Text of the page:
Same Title, New Contents

This year’s Pentagon report on Soviet military power differs notably in tone and emphasis from preceding volumes. During the Reagan Administration, the annual military assessments examined Moscow’s strategic capabilities and its inferred political intentions through the gloomiest of lenses. Last year’s volume, for example, warned that the Soviet Union might be preparing to invade and overrun Iran, a rather astonishing suggestion in light of the Soviets’ miserable and still-continuing failures in neighboring Afghanistan. In this year’s book, the Pentagon concedes simply that a Soviet attack on Iran is quite unlikely.

What’s changed? The Soviet Union, for one thing. The Soviets haven’t disarmed--far from it--but the threatening rhetoric of earlier decades has virtually disappeared, and the signals of genuine interest in a quieter, less suspicious, less threatening world are growing more pronounced and being taken more seriously. If the Soviet Union hasn’t explicitly abjured armed expansionism, it is at least acknowledging the crippling restraints that its constricted and mismanaged national resources place on any such ambitions. The plain fact is that the Soviets now face the prospect of economic calamity if not outright collapse. If social and economic disaster are to be headed off, the system must stop giving primacy to unproductive military spending. Priorities are changing, and with them the perceived course of the Soviet Union’s international political behavior.

A change in American administrations has brought a change in the defense outlook as well. The seven previous editions of “Soviet Military Power” were intended not only to give an accounting of what the Soviet armed forces looked like, but also to justify and mobilize support for the massive U.S. military spending of the Reagan years. That led to the annual reports suffering from a certain heavy-handed flavoring of editorial comment. That in turn had the effect of sometimes raising doubts about the credibility of the assessments as a whole.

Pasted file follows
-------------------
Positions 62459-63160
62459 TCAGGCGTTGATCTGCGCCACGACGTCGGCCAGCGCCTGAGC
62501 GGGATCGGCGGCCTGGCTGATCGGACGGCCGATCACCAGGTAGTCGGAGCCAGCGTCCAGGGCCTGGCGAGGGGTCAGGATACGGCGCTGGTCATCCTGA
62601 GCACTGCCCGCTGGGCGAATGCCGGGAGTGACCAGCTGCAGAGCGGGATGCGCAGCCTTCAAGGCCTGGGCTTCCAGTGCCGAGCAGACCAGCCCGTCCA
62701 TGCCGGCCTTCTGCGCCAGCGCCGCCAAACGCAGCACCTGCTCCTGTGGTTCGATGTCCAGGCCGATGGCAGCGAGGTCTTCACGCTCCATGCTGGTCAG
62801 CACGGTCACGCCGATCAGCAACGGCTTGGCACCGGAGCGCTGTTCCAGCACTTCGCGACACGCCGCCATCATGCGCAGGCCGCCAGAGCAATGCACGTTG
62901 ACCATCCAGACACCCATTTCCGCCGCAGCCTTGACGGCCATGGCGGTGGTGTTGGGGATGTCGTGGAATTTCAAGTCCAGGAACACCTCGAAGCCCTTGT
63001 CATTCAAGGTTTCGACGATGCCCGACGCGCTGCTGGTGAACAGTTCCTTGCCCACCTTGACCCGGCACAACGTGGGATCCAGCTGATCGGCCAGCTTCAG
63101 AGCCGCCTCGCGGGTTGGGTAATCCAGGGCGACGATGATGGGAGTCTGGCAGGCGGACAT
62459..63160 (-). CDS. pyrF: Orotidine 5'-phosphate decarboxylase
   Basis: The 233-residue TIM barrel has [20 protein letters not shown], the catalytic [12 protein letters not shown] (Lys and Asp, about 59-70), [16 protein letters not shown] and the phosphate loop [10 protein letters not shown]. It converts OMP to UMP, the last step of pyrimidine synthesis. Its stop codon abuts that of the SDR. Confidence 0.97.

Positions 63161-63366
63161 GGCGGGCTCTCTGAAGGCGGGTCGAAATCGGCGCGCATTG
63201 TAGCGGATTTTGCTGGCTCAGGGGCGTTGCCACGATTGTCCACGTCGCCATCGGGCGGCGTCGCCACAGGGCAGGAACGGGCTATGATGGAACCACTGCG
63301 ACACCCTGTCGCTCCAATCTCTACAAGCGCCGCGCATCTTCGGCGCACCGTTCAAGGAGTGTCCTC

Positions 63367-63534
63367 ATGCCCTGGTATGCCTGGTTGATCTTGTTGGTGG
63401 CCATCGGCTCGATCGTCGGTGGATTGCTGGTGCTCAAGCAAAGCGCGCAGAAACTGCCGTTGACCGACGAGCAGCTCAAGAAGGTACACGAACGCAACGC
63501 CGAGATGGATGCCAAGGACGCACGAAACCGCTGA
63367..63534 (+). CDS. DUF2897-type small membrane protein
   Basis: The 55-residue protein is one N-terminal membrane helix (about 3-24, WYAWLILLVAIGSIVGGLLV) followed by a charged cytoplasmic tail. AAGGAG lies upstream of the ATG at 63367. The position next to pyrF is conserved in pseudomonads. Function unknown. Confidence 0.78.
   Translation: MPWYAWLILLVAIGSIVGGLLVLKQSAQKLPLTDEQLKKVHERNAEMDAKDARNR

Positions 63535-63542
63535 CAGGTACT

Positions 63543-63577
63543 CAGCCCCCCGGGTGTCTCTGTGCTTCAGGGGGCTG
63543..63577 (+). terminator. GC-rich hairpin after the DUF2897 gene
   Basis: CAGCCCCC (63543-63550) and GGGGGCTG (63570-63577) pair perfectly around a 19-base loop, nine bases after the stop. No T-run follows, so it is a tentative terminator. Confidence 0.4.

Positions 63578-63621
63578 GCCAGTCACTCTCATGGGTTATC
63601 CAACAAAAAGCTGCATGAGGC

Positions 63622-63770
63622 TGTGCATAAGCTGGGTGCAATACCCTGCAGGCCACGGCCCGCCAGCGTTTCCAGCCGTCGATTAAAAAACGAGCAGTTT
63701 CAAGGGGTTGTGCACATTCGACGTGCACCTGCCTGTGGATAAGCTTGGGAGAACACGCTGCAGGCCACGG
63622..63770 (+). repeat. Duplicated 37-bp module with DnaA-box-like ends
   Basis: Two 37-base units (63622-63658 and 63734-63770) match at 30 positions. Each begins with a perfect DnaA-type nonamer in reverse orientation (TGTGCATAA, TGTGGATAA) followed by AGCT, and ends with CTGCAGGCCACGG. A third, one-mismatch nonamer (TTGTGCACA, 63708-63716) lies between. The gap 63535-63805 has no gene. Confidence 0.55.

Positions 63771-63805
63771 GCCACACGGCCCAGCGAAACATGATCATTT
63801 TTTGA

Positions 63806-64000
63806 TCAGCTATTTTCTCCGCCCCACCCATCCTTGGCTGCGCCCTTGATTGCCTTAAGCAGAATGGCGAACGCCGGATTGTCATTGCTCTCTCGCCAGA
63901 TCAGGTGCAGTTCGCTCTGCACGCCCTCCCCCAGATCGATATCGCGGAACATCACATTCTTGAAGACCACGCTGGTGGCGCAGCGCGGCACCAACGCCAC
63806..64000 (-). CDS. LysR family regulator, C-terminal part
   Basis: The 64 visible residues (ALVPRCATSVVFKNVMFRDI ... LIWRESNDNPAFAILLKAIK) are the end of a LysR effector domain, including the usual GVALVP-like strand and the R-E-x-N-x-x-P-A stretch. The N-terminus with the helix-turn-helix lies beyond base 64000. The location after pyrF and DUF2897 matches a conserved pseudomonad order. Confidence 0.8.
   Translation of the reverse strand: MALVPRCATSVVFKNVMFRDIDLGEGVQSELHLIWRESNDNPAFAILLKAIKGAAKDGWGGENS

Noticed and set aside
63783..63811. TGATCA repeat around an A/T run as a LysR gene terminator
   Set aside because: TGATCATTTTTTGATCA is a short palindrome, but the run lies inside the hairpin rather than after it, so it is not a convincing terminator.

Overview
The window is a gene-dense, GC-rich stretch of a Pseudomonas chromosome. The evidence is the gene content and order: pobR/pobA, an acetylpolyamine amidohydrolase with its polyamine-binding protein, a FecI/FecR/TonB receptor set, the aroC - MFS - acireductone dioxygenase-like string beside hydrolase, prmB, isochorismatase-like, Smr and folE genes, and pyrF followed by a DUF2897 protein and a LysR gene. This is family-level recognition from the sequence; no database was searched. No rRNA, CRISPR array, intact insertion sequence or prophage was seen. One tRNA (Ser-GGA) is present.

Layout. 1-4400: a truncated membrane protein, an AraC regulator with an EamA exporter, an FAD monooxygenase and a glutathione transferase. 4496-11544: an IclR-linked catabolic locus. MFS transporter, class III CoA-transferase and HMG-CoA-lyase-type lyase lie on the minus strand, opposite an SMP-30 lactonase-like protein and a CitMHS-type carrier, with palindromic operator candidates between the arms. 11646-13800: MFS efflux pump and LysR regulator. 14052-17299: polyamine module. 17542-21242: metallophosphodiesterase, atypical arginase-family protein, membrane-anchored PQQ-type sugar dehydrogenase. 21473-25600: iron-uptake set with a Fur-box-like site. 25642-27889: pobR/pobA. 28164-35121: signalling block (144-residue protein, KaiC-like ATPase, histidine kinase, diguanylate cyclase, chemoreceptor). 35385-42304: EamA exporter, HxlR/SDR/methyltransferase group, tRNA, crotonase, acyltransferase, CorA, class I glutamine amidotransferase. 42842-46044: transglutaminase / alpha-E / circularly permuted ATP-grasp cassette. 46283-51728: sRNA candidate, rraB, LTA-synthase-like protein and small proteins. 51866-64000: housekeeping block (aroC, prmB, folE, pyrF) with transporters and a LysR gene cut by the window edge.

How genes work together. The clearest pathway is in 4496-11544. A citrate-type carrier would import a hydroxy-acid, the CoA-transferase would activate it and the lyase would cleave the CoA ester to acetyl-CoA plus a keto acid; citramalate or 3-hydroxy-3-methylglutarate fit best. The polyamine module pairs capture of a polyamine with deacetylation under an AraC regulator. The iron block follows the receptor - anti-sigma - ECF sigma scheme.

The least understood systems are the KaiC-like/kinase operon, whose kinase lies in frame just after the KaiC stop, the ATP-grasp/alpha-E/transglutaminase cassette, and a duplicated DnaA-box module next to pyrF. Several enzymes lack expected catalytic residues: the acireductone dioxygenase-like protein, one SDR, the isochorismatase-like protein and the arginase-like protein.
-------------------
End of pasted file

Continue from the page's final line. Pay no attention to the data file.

In recent years, U.S.-Soviet relations have changed dramatically. One indication can be found in the growing frequency of high-level military exchanges. On Sunday, as an example, Soviet Defense Minister Marshal Dimitri T. Yazov begins an official visit to the United States, something that just a few years ago would have seemed unthinkable. The change in the international atmosphere has contributed to the conclusion in this year’s Pentagon report that “the likelihood of conflict between the United States and the Soviet Union is perhaps as low as it has been at any time in the postwar era.”


That assessment, as the report makes clear, doesn’t mean that the Soviets aren’t still a formidable military power, or that the Soviet Union isn’t strategically still a “major threat.” But under Mikhail S. Gorbachev, the report notes, “the Soviet leadership has begun to reassess the utility of military force as the most effective means of achieving . . . foreign policy objectives.” Some might find that to be an excessively cautious judgment. But at a minimum it’s a plausible one, and the change in tone from what went before is clear and welcome.